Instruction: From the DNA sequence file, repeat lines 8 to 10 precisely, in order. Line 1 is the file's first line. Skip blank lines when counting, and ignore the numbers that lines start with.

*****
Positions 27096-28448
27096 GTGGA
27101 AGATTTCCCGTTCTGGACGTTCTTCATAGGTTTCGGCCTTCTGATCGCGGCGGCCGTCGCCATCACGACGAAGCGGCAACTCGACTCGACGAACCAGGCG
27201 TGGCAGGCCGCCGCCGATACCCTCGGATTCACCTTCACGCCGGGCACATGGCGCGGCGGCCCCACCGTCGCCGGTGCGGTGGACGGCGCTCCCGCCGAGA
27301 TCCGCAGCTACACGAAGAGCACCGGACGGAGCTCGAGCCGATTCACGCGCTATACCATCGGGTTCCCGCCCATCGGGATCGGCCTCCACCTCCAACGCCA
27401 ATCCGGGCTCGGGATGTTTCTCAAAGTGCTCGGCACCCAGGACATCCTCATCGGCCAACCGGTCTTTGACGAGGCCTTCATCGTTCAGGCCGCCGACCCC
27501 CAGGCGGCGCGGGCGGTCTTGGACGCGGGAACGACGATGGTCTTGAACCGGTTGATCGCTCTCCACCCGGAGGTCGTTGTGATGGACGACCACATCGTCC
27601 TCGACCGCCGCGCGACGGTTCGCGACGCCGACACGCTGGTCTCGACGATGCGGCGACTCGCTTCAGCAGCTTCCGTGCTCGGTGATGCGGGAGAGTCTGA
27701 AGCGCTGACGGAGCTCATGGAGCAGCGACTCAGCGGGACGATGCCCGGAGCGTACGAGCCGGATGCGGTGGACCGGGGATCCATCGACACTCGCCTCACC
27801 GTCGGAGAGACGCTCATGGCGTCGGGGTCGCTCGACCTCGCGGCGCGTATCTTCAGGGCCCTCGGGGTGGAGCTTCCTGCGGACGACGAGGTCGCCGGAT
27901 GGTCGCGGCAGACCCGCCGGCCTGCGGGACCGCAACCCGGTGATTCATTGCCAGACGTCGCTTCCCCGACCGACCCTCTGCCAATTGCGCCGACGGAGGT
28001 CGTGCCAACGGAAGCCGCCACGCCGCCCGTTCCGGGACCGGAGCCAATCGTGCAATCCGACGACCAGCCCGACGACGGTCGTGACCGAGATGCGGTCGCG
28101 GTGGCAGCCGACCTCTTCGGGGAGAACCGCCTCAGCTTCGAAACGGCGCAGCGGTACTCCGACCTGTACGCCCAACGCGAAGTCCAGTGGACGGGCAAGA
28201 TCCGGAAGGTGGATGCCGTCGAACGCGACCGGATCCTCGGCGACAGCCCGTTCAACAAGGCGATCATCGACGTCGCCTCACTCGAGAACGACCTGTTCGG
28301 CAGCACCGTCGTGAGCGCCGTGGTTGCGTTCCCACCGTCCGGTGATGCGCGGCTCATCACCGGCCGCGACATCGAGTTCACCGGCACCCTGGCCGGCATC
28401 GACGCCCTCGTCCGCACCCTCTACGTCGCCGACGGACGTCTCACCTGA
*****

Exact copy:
27601 TCGACCGCCGCGCGACGGTTCGCGACGCCGACACGCTGGTCTCGACGATGCGGCGACTCGCTTCAGCAGCTTCCGTGCTCGGTGATGCGGGAGAGTCTGA
27701 AGCGCTGACGGAGCTCATGGAGCAGCGACTCAGCGGGACGATGCCCGGAGCGTACGAGCCGGATGCGGTGGACCGGGGATCCATCGACACTCGCCTCACC
27801 GTCGGAGAGACGCTCATGGCGTCGGGGTCGCTCGACCTCGCGGCGCGTATCTTCAGGGCCCTCGGGGTGGAGCTTCCTGCGGACGACGAGGTCGCCGGAT